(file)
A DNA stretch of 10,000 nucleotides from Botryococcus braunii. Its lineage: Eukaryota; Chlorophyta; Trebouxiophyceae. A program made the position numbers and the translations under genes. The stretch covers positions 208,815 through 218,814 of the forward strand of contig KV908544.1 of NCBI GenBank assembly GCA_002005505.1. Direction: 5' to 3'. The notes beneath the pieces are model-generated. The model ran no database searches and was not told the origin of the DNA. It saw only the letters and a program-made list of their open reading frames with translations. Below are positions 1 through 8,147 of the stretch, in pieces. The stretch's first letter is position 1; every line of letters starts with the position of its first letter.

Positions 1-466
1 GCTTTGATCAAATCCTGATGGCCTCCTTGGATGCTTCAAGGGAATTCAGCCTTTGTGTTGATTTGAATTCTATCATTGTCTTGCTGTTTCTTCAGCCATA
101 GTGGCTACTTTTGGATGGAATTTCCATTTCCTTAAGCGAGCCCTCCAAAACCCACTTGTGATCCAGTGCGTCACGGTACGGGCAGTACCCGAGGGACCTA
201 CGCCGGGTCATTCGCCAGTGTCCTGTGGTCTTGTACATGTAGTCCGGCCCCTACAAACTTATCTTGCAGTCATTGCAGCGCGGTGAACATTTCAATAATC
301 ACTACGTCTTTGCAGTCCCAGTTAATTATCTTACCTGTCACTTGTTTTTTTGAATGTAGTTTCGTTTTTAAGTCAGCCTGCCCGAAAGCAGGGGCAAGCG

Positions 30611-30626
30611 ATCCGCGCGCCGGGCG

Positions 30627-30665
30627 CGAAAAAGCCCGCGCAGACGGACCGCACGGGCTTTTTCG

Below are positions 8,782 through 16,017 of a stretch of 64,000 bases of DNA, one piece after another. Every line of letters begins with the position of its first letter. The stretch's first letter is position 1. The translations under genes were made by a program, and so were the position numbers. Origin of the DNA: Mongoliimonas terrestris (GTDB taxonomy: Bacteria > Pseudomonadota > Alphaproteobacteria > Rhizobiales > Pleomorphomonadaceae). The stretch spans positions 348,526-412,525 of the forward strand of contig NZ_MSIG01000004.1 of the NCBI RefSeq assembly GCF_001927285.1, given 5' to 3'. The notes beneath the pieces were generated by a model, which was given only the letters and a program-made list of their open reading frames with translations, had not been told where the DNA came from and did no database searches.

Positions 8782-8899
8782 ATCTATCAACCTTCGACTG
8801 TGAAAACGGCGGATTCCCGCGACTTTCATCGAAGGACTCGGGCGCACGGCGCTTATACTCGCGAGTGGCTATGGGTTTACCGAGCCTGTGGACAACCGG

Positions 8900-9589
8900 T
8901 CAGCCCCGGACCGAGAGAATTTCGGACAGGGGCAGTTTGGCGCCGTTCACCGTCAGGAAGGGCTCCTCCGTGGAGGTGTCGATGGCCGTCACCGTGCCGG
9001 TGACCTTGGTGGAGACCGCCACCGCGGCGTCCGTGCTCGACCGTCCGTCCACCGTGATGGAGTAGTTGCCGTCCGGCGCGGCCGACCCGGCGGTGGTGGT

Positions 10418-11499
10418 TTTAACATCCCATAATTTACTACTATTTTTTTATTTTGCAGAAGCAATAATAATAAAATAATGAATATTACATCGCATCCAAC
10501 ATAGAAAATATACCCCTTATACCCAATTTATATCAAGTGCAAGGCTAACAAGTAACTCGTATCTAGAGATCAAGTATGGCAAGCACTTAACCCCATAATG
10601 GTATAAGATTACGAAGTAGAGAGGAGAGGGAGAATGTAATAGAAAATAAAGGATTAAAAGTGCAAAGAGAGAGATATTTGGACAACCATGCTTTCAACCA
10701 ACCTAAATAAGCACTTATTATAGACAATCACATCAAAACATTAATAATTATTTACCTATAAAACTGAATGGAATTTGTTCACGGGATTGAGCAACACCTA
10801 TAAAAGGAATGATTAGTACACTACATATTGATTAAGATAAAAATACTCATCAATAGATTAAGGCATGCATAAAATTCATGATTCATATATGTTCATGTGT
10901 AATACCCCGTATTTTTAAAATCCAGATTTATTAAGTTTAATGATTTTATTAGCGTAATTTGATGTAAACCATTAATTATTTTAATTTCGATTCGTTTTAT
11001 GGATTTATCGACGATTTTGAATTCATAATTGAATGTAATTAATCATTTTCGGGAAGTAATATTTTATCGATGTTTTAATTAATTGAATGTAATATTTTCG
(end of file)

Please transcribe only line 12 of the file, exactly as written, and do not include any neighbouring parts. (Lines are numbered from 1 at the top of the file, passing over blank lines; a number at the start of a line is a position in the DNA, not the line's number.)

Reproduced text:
Positions 8782-8899